Nobel Prize winning literature has brought about good films and bad ones. In the case of Selma Lagerlöf, her work has has led to many films, period.
The Remains of the Day. Red Sorghum. Lacombe, Lucien. The announcement of the Nobel Prize is often followed not only by commentary on the awarded literature but also on films based upon it. The 2017 laureate Kazuo Ishiguro even prompted headlines such as “Author whose works have been turned into films wins Nobel Prize in literature”. This year the scandals surrounding the Swedish Academy and the so called “cultural profile” led to the temporary cancellation of the award, and thus there has not been any accompanying comments of adaptations.
However, a new film based on a Swedish laureate’s work is on the horizon. Pella Kågerman and Hugo Lilja’s rendition of Harry Martinson’s “Aniara” premiered at the 2018 Toronto International Film Festival and will be in Swedish cinemas in early 2019.
So why not take this opportunity to look back at how our eight Swedish laureates have been adapted for the screen through the years?
Paramount in this context is Selma Lagerlöf. She received the award in 1903, her works were frequently adapted in the silent era, resulting in some of the masterpieces of the so called Golden Age of Swedish Cinema. Victor Sjöström’s The Phantom Carriage (1921), Mauritz Stiller’s Sir Arne’s Treasure (1919) and The Saga of Gösta Berling (1924) are perhaps the most prominent, but the first of these films, Sjöström’s Tösen från Stormyrtorpet (‘The Girl from the Stormyr Croft’) is dated as early as 1917. For further reading on Lagerlöf and the Golden Age, there is a link at the bottom of this page to Magnus Rosborn’s excellent article.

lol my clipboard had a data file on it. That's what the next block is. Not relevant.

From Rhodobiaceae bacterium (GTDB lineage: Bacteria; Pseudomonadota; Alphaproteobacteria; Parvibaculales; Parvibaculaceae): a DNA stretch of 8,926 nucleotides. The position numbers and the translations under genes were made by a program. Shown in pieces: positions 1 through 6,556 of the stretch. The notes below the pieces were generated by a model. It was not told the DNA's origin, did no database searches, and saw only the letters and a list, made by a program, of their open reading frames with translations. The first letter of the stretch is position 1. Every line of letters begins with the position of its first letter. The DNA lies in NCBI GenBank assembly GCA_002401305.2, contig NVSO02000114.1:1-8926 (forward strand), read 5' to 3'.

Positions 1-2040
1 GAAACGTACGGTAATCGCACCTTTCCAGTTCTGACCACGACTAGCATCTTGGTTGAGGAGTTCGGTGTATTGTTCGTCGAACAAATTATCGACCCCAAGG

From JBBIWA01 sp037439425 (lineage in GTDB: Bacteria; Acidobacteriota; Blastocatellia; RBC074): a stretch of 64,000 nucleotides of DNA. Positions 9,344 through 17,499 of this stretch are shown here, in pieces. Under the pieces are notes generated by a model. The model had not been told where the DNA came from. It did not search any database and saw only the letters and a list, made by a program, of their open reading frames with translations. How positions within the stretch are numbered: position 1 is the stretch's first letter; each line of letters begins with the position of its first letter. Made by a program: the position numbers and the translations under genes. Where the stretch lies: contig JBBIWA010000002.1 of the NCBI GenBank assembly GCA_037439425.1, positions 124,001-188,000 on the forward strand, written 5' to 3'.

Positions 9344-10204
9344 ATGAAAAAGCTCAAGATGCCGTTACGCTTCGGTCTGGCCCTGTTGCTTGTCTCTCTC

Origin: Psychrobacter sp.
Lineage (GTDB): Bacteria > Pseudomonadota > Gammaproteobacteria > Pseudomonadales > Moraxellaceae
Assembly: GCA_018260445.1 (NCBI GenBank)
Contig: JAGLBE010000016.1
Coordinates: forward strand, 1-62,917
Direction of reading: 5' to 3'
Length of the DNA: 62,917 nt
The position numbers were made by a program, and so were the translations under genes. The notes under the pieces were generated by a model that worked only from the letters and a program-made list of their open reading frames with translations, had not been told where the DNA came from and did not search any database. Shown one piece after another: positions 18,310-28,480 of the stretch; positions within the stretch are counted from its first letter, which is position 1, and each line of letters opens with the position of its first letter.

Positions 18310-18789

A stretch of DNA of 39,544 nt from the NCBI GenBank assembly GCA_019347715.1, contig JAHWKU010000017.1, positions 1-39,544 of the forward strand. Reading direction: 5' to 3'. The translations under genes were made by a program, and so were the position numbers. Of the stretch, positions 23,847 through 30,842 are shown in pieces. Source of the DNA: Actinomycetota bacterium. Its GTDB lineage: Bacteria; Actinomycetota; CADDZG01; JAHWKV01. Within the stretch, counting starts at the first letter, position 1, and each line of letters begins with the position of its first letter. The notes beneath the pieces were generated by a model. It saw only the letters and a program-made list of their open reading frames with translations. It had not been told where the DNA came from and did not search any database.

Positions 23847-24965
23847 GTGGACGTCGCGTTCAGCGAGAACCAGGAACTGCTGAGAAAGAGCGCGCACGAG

Works by Selma Lagerlöf were adapted for the cinema after the breakthrough of sound film as well. Essentially all of her most significant writing has been adapted for the screen, in Sweden as well as internationally. For instance, a French adaptation of “Thy Soul Shall Bear Witness” (the work upon which The Phantom Carriage was based) was made by Julien Duvivier in 1939 (the year before Lagerlöf’s death), and a new Swedish version by Arne Mattsson came in 1959. Douglas Sirk – at the time still known as Detlef Sierck – directed a German adaptation of “Tösen från Stormyrtorpet” in 1935, and the same novel has been filmed in Turkish, Finnish, Danish and Swedish – Gustaf Edgren’s sound film premiered in 1947. “Dunungen” (‘The Hatchling’), “Charlotte Löwensköld” and “Jerusalem” have all been filmed on multiple occasions – “Jerusalem” was the original work for the the latest big-budget Lagerlöf adaptation: Bille August’s 1996 film of the same title.
Next in line of most adapted for the screen is Pär Lagerkvist, the 1951 laureate – who received the award while he was himself a member of the Academy. The first Lagerkvist adaptation came two years later. Alf Sjöberg’s Barabbas, based on the novel about the robber pardoned in Jesus’ stead, competed in Cannes but received mixed reviews. The novel also prompted two Italian-American films (with Anthony Quinn and Billy Zane, respectively, in the title role) and one Armenian version.
Many of Lagerkvist’s novels and plays have been made into TV-movies, often directed by his son Bengt Lagerkvist – who coincidentally has also reworked several of Selma Lagerlöf’s books for television. However, Pär Lagerkvist’s arguably most influential novel “The Dwarf” from 1944 has not been made into film – yet. In recent years Peter Dinklage (known from Game of Thrones, etc.) has been announced as starring in an American adaptation of the story of a malicious dwarf scheming at the court of an Italian prince.
In 1974 Eyvind Johnson and Harry Martinson shared the prize. The two were also members of the Academy at the time, which in this instance led to fierce criticism (unlike Pär Lagerkvist these two members were largely unknown internationally). Fellow author Sven Delblanc stated in the daily Expressen that the award’s reputation would be “swept away by a jeer, rolling around the globe” – a statement that could as well have been used the spring of 2018. Johnson and Martinson both took offense, Martinson enough so to commit suicide two years later.